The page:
Thursday, November 18, 2010


I was in high school during the late sixties and early seventies, suffering from all the belated-arrival blues that was the usual blend for teens who wished they were older than they were, thus more experienced and hip. The daily aggravation started with a look in the mirror and sighing loudly, too loudly, that my facial hair wasn't coming in thick enough. I was particularly pissed that I'd missed out on the Beat era, and that I was too young to truly be involved in the college folk revival.

Still, I took my Dylan very seriously, although I considered him at the time to be an also-ran--the last great age of hipness was the fifties--and I went about my way, my rather self centered and self righteous way, to become a campus poet, seer, gadfly, intellectual, man of mystery. I had long hair, wire frame glasses, I wore as much black as I could, which was absurd since I was living in Southern California, a terrain where I still hang a shingle and get my mail.

Black clothing makes sense, I guess, if you're in colder, damper, more overcast climates, ala NYC, San Francisco, Detroit, Chicago, but in So Cal there was and remains a surfeit of sun, which made attempt to be a gloomy, dark, frost-bitten avatar of hip a ridiculous enterprise. It's only beginning to occur to me how absurd my middle class yearnings for street credibility really were. I'd lived up to that point as a self-conscious, shy, hard-of hearing and overweight nerd who was often the brunt of abuse from others because I was thought of as dull and dumb do to my hearing loss--I didn't always catch on to what others were talking about and tried, often times, to bluff my way through a conversation. My responses to what others had said or had asked me , or what I put forward in attempts to become part of a conversation already in progress, were as often as not guesses at the topic, based on what the words I thought the phonemes resembled . It was a poetry of its own sort, and I felt absolutely exhilarated when what I had offered at risk wound up being dead on, and it was even more electric when my mad stab at relevance somehow managed to jump the rails of the subject and introduce a related tangent that others hadn’t considered and thought was a brilliant leap on my part. Too often, though, my remarks caused a quiet in the room that had the dead solemnity of a tombstone; I was the Coltrane of Confusion, the Mozart of Misspeak, and the Picasso of Puzzlement. It went something like this:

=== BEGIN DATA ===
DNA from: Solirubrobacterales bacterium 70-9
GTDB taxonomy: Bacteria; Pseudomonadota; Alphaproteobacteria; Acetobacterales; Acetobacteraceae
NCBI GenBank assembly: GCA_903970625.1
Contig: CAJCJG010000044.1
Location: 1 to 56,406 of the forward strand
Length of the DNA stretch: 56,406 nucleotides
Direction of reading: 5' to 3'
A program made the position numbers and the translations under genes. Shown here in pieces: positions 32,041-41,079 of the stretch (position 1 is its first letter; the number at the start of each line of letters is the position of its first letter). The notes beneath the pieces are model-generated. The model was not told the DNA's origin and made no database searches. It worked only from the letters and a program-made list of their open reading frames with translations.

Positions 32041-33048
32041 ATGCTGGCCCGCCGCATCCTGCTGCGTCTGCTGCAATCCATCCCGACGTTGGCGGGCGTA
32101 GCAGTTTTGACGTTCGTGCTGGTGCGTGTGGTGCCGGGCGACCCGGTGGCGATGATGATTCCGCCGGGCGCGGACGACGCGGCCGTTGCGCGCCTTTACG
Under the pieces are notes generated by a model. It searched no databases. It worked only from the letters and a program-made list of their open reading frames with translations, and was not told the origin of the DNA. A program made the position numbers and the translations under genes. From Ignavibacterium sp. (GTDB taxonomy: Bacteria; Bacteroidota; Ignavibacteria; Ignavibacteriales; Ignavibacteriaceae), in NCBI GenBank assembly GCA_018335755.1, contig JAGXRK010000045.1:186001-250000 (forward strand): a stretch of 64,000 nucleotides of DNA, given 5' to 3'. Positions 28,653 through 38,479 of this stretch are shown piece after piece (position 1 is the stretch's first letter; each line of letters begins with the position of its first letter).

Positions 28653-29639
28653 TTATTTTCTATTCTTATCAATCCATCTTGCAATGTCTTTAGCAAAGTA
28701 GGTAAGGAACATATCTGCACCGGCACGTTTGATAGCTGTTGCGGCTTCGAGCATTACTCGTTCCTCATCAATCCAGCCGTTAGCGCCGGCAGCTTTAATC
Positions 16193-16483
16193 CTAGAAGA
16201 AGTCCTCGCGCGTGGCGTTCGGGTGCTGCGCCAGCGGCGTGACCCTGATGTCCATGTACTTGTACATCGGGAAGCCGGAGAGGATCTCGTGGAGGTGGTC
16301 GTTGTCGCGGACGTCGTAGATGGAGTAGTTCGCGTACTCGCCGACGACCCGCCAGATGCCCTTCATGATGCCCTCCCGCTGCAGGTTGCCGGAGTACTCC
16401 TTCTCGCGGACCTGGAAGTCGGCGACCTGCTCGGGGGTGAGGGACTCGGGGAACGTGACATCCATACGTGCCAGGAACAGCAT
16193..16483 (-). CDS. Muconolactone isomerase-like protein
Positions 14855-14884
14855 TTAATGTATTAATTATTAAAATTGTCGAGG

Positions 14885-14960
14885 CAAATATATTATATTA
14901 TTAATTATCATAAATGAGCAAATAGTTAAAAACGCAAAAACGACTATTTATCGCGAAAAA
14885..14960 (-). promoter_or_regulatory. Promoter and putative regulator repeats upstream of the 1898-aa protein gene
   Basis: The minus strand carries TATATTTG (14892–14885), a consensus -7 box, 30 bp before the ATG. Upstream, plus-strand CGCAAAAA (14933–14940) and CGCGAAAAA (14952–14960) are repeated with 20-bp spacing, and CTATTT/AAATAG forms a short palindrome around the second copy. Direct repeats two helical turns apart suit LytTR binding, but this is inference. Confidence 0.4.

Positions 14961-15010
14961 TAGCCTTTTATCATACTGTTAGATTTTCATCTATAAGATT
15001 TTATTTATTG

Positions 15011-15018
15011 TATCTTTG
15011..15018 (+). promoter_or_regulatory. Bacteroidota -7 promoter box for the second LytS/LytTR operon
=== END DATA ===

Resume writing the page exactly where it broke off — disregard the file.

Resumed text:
"I just got a new bike..."
That's great. What kind is it?"
"One o'clock..."
Norm Crosby, a comedian who was a regular player on the Ed Sullivan Show, came up with that joke, but it got the experience of a hard of hearing fellow trying to make his way through the world without letting on that he had a loss. Crosby got the absurdity of it precisely right and I still use the quip as a reference point some forty years later Even so, I wrote poems, did special readings in 7-11 parking lots, and performed some original verse at an ersatz antiwar rally where in an especially precious ad lib I announced that Bob Dylan was "...the father of us all". One might have wondered how I discovered half the paternity of the counter culture. My nonsense utterances gathered many rueful looks; I was among those weenies that went to dances to listen to the band. During my senior year I'd made something of a name for myself as a faux bohemian, dark and mysterious as previously described, taken to mispronouncing names of famous men and writing reams of awful poetry of which there is not a single line in existence; I tossed the poems into the trash one night, all three folders and four notebooks. It was liberating, if that word ever had any meaning. It was as if someone had taken a big boot from my throat. I was now free to be a pompous git on my terms alone. Not perfect, but progress, no?


  1. Anonymous9:08 PM PDT

    The good writers I know all have similar pasts. My creative writing teacher has told us about his black-cloth'd high school and early college days -- when he felt himself a brooding intellectual and "thought" he could write poetry, in his words. He turned a thick poetry anthology entitled "Artificial Gray" in to one of his professors, and was, in short, torn apart.
    The Humbling seems like an inevitable occurance for anyone who writes anything at all, and since hearing that story I've dreaded the coming of mine with a kind of cautionary paranoia. I've been trying to delay it by keeping my notebook closed and never turning in any assignment involving writing outside of the essay format. I'm hoping I will be able to recognize and pinpoint all my inadequacies before anyone else does; I prefer abusing myself to having it done for me.
    So I don't really understand the blog thing as a whole, but through Google searches I've come across too many to just ignore them anymore and I've felt obligated to leave long-winded comments on the ones I like. Your poetry and art commentaries/analyses are really interesting, and insightful, and inspiring in a way. And there is a fuck of a range of topics here, but I haven't read any of the others yet because I'm supposed to be explicating poems. In conclusion, I say, "Exquisite."

  2. Hey, Joanna, thank you very much for taking the time for your kind remarks. Please comment again when you're so inspired.

    ted burke


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